The effect of introduced tree species on the soils of Namwasa Central Forest Reserve, Mubende-Uganda

Thumbnail Image
Journal Title
Journal ISSN
Volume Title
Kampala International University, School Engineering
Humans move tree species beyond their native ranges both deliberately and unknowingly. In areas around Namwasa central forest reserve, most of the trees have been cleared by charcoal burners and cultivators who are residents of the area. The study assessed the diversity and abundance of introduced tree species, assessed the effects of introduced tree species on some selected soil properties and evaluated how significant these trees are economically and ecologically. Floristic information on the tree species was obtained by transects made from five compartments of the forest reserve. Eight small sample plots of dimensions 30m by 15m were made on each transect line separated by a distance of lOOm using tape measures and marked with flagging tapes. Four introduced tree species namely Pinus caribaea, Pinus oocarpa, Eucalyptus grandis and Eucalyptus Urophylla and twenty two native tree species were identified. Random core soil samples (8cm diameter x 15cm height) were collected around the selected tree species in sample plots using a trowel and put in Ziploc bags and later transported to the Uganda government analytical laboratory for analysis. Soil samples were collected from both introduced tree species and the natural forest for comparison. Samples were analyzed for soil parameters such as texture, structure, pH, Mg, Pb, Cl, electrical conductivity, bulk density, No3, Ca, Mn, Cu, So4, P04, Fe, NH3, Na, K, Ni, Zn, and organic matter. Shannon Weiner index (H’) was -1.514, species richness (5) was 24 and species evenness (EH) was 0.477. ANOVA results indicated that introduced tree species significantly affect the selected soil properties. The coefficient results indicate that three introduced tree species have a significant effect on the selected soil properties. Correlation results indicated that ph is negatively correlated all other soil properties (r.<0). There is need to establish a monitoring and sensitization team to educate residents of Namwasa Central forest reserve to stop setting fires and charcoal burning in the forest reserve since they destroy plantations The planting of introduced tree species such as Eucalyptus which are tolerant to severe periodic moisture stress, low soil fertility is here by encouraged.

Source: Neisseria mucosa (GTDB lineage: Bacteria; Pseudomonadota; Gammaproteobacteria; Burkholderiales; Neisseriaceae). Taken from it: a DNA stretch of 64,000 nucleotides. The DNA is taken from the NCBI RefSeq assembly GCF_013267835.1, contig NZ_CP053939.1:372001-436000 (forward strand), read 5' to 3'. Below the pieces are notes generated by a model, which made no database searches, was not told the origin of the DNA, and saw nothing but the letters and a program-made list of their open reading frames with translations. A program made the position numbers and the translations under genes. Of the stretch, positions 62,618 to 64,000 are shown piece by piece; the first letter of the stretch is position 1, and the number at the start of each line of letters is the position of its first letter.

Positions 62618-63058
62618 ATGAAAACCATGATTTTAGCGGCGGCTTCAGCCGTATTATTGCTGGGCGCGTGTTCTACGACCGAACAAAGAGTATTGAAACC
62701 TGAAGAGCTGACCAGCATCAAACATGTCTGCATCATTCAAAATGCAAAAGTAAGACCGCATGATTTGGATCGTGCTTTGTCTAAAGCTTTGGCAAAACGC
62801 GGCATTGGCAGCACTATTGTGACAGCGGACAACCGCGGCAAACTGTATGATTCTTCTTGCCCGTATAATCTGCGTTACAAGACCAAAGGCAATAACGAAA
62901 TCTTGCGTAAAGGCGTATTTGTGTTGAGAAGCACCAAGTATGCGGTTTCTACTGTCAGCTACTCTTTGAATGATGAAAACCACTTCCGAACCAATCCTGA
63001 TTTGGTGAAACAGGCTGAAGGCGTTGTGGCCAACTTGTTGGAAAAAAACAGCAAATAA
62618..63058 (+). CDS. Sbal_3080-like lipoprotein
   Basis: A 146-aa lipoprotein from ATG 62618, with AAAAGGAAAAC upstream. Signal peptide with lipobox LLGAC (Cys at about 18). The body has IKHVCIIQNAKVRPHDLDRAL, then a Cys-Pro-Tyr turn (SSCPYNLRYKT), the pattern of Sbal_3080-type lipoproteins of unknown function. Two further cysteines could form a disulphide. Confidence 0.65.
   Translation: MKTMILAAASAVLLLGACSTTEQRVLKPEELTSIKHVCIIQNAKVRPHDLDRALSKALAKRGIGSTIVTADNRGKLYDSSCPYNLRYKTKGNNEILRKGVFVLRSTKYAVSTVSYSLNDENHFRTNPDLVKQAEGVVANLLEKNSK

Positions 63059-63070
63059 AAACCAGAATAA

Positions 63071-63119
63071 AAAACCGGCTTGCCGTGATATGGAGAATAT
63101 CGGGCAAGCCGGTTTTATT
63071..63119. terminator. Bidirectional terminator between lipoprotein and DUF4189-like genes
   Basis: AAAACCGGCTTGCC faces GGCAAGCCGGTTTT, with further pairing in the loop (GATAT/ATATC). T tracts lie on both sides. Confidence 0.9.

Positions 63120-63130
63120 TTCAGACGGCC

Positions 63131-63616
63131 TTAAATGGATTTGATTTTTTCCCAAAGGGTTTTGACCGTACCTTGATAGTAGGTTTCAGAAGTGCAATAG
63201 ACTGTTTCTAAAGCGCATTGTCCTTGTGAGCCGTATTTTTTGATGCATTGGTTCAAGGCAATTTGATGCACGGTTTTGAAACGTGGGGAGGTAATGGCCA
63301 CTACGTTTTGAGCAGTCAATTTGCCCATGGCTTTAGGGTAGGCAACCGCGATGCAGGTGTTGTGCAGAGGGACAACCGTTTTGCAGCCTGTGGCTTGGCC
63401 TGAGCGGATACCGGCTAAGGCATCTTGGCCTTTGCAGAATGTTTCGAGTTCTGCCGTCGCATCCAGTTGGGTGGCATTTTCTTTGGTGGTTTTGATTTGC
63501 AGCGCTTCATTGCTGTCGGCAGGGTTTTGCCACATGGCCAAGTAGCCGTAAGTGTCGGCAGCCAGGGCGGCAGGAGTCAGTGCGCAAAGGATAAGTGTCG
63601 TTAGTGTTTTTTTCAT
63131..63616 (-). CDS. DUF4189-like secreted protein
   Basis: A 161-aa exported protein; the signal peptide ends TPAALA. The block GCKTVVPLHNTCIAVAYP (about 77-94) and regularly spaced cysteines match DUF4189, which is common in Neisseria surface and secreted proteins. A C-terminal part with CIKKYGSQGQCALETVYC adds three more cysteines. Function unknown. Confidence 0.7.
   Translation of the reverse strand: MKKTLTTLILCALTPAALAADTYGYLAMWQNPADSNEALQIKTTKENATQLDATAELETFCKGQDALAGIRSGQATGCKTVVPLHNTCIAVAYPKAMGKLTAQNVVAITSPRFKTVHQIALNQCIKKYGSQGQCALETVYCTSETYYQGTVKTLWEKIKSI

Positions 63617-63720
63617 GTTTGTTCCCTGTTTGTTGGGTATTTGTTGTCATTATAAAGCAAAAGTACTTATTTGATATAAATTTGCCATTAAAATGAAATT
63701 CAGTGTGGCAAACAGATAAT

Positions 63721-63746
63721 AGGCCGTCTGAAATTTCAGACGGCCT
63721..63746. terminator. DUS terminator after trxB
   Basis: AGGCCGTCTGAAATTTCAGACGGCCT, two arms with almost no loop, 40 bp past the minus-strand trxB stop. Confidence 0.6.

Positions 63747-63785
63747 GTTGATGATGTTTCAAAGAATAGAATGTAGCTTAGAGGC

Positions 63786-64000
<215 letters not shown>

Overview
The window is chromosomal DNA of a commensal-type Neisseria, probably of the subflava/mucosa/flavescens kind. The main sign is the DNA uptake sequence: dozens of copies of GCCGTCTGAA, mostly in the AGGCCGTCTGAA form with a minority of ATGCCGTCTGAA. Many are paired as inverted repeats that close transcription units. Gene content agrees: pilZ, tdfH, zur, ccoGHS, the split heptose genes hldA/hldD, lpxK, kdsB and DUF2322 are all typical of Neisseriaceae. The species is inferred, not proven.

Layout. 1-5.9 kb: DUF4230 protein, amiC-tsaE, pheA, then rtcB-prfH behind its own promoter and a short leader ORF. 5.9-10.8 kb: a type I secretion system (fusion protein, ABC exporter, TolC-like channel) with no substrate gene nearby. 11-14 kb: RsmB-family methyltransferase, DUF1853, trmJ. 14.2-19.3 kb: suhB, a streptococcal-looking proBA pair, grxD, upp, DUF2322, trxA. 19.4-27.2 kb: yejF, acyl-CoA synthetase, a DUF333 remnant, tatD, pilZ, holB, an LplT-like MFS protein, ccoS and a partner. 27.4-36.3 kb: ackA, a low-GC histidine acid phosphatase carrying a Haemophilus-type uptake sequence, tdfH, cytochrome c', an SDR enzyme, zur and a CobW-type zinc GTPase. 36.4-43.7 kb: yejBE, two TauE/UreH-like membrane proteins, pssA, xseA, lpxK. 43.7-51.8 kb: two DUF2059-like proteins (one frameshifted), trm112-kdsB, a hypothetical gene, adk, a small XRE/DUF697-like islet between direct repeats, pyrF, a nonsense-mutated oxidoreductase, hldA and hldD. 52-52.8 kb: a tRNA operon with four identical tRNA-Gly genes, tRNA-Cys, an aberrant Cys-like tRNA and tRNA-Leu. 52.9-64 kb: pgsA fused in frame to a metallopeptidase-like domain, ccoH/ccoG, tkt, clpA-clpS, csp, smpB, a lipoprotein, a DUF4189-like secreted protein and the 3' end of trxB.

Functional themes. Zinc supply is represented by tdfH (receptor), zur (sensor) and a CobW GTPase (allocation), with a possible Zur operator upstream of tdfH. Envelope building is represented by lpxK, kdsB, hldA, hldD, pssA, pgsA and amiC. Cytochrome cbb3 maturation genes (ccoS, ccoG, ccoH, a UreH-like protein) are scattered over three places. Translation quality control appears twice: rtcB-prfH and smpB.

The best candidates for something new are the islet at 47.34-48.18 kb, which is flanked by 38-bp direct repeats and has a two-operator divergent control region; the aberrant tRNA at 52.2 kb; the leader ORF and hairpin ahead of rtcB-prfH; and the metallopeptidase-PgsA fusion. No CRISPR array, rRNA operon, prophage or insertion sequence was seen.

Thesis presented to the school of post graduate studies and research of Kampala International University Kampala, Uganda in partial fulfilment of the requirements for the award of the degree of Master of Science in Environment Management and Development
Tree Species, Soils, Namwasa Central Forest Reserve, Mubende-Uganda